- Whipped cream: be careful at the end so you don't overbeat it as it might curdle. If in doubt, use an electric mixer until medium thick, and then change to a hand whisk until you have the desired consistency. It's harder to overbeat it by hand.
- Make ahead: you can make the cookie crust several days before and keep it at room temperature. The whipped cream can be made up to 2 days before and kept in the refrigerator, well covered. Dulce de leche is a pantry ingredient with a long shelf life, as is the chocolate needed for the shavings.
- Serving it: chill the assembled pie (without the chocolate shavings is better) for a few hours before serving it. It allows the layers to settle and the cream to firm up. There's not much to accompany it, as it's a pie that already has everything. The bananas will darken after more than a few hours in the fridge. But the flavor will still be amazing! If you plan to add fresh bananas on top as decoration, make sure you do so at the last moment so the color is vibrant.
Frequently asked questions
With this recipe! It's easy because we use dulce de leche (milk jam) instead of the more laborious toffee. Find the ingredients and instructions in the recipe card at the end of this post.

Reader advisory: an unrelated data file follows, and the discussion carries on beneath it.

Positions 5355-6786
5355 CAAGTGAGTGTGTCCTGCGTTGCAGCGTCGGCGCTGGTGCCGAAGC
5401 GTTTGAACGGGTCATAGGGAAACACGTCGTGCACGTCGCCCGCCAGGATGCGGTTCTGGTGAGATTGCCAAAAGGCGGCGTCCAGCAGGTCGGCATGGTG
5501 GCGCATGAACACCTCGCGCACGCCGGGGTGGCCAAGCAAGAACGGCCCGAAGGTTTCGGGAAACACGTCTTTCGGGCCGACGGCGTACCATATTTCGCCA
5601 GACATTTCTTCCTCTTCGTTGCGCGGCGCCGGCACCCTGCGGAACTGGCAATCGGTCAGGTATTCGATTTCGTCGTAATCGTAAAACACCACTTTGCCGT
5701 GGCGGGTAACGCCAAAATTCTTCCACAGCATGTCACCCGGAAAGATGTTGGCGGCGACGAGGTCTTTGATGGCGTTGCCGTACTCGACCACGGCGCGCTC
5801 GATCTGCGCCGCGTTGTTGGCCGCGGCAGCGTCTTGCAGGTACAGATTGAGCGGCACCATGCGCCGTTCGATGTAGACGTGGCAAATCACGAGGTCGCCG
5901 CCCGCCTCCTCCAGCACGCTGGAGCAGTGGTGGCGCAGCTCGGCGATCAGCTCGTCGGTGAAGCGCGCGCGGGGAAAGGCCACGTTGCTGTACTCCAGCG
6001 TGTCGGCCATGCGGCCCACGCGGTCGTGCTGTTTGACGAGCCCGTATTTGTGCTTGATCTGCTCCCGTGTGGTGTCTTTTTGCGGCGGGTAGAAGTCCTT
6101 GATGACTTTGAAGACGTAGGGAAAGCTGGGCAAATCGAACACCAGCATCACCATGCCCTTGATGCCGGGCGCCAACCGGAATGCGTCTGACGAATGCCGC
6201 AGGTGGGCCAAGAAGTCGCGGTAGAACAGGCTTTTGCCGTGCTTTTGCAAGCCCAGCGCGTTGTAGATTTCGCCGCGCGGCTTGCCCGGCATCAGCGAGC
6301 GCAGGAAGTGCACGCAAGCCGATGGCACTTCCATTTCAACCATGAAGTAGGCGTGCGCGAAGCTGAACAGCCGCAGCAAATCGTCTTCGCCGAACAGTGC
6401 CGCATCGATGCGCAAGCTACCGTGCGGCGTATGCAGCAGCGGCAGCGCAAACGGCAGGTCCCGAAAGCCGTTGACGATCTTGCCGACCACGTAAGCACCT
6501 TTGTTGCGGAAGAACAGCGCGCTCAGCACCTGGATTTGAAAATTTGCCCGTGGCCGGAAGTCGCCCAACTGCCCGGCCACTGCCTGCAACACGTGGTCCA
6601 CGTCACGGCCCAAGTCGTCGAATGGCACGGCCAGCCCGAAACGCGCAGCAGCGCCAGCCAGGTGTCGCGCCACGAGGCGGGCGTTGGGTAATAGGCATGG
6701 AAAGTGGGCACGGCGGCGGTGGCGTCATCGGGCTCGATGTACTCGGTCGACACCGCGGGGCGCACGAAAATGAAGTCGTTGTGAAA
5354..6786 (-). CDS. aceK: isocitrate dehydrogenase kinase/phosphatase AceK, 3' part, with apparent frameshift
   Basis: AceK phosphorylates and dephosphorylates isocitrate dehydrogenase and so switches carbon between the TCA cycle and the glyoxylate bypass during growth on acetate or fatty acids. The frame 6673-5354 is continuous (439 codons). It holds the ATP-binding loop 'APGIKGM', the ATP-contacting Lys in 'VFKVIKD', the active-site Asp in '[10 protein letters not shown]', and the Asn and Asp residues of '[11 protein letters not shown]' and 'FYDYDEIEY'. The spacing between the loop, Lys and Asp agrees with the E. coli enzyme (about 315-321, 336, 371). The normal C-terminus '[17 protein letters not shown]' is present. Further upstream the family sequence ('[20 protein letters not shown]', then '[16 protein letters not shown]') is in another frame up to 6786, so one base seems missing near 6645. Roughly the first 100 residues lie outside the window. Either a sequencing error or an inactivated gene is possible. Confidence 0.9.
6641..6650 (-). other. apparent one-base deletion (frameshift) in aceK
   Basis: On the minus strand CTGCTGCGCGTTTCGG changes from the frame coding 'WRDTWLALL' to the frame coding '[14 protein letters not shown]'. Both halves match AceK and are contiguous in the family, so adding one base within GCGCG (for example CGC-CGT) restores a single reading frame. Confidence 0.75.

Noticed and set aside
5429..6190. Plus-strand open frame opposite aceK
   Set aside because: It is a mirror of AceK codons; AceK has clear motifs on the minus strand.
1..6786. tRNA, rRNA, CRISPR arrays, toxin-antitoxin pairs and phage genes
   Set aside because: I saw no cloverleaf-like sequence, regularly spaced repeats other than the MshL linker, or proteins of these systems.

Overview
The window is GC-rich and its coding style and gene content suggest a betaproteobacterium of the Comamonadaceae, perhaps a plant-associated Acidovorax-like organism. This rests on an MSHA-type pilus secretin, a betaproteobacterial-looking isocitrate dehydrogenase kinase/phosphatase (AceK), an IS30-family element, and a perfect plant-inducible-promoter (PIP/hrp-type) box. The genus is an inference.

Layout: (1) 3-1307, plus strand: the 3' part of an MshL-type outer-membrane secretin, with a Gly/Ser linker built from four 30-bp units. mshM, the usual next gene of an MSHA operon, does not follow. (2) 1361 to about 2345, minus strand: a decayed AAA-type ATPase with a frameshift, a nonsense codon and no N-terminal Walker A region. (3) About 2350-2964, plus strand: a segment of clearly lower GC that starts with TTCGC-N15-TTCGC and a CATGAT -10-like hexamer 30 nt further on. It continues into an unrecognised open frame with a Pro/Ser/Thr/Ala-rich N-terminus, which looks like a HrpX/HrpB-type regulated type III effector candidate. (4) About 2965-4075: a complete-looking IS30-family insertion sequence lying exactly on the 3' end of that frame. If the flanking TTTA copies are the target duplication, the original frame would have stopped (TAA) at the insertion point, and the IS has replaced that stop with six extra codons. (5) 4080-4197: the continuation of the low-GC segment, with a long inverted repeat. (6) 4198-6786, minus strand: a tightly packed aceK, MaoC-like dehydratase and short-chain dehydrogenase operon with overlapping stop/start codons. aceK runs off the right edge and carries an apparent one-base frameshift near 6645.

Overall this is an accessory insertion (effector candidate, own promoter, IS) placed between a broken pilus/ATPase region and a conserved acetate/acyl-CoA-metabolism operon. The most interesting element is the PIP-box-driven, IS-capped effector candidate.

It can be due to the toffee or dulce de leche not having the right consistency and the whipped cream not being firm enough. It's all in the details.
It's best eaten up to 24 hours after it's made, and I recommend that it be chilled for 2-3 hours after being assembled before serving it. It can last for 2-3 days, well covered, in the refrigerator. But keep in mind that the bananas will turn darker with each passing day.
I don't recommend freezing the assembled Banoffee pie. The whipped cream and bananas will not have the right texture or consistency after thawing them. But you can make and freeze the cookie crust and have the cream whipped in the fridge up to 2 days before assembly.
Related recipes you might like:
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Banoffee Pie (easy recipe)
A cookie crust, gooey dulce de leche (it's heavenly paired with bananas), a mound of whipped cream and chocolate shavings. So it's easy to put together and the combination of flavors is simple perfection.
- Total Time: 1 hour 30 minutes
- Yield: 8 servings
For the cookie crust:
- 2 cups (200g) cookie crumbs (digestive biscuits, plain vanilla wafers or graham crackers)
- ½ cup (110g) butter, melted
For the whipped cream:
- 1 ½ cups heavy cream
- 2 tablespoons cream cheese
- 3 tablespoons powdered sugar
For the filling:
- 2 ½ cups (400g) dulce de leche, softened
- 2 ½ to 3 bananas (ready to eat but not brown)
- ¼ cup chocolate, in shavings or curls
For the cookie crust:
- Preheat oven at 350°F/180°C.
- Have ready a 9-inch pie pan with removable bottom. An 8-inch also works but the crust will be thicker.